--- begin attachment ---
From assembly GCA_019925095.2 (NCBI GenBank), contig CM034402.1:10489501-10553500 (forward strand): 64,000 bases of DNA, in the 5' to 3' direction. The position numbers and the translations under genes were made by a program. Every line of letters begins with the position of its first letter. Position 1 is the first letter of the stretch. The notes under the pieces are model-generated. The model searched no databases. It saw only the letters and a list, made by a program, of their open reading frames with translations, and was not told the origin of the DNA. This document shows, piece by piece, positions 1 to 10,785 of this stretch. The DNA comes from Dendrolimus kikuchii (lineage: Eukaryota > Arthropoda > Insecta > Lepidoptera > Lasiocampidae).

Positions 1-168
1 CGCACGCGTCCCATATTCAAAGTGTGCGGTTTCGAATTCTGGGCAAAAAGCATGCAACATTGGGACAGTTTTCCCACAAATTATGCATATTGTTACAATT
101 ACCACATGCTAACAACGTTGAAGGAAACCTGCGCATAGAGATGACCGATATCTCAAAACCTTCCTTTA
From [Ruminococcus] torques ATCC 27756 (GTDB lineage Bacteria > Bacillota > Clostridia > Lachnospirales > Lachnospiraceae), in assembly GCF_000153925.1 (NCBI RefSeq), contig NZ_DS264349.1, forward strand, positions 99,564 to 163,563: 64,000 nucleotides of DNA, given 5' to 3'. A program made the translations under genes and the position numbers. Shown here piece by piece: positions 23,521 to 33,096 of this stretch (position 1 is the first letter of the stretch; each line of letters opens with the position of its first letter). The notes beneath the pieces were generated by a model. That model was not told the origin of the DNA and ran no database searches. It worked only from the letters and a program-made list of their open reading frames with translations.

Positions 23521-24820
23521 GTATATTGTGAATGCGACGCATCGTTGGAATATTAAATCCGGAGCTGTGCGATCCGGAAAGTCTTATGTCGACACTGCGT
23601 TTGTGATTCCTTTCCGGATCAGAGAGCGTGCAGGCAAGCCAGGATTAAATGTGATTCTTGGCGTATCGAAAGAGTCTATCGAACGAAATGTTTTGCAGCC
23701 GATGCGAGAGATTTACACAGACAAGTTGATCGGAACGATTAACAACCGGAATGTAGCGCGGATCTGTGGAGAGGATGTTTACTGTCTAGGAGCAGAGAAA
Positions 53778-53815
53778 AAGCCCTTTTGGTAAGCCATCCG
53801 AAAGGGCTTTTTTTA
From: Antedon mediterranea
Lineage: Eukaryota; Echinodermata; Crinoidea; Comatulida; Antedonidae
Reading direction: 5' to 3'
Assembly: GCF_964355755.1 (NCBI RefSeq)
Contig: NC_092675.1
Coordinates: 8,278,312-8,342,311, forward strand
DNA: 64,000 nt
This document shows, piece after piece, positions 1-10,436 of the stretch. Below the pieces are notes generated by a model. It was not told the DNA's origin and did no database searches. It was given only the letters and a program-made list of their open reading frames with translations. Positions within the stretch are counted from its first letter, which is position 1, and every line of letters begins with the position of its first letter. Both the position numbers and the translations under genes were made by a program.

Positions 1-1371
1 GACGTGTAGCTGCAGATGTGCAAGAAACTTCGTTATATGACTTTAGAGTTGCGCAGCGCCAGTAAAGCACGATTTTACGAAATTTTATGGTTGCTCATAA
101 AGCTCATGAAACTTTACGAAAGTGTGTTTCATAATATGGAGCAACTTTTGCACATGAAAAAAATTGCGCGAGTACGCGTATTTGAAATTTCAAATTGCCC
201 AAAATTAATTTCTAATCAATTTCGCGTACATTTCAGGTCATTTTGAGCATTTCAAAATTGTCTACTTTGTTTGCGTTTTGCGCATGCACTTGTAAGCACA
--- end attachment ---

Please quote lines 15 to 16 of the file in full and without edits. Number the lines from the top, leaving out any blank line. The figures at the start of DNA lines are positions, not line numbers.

Reading direction: 5' to 3'
Assembly: GCF_964355755.1 (NCBI RefSeq)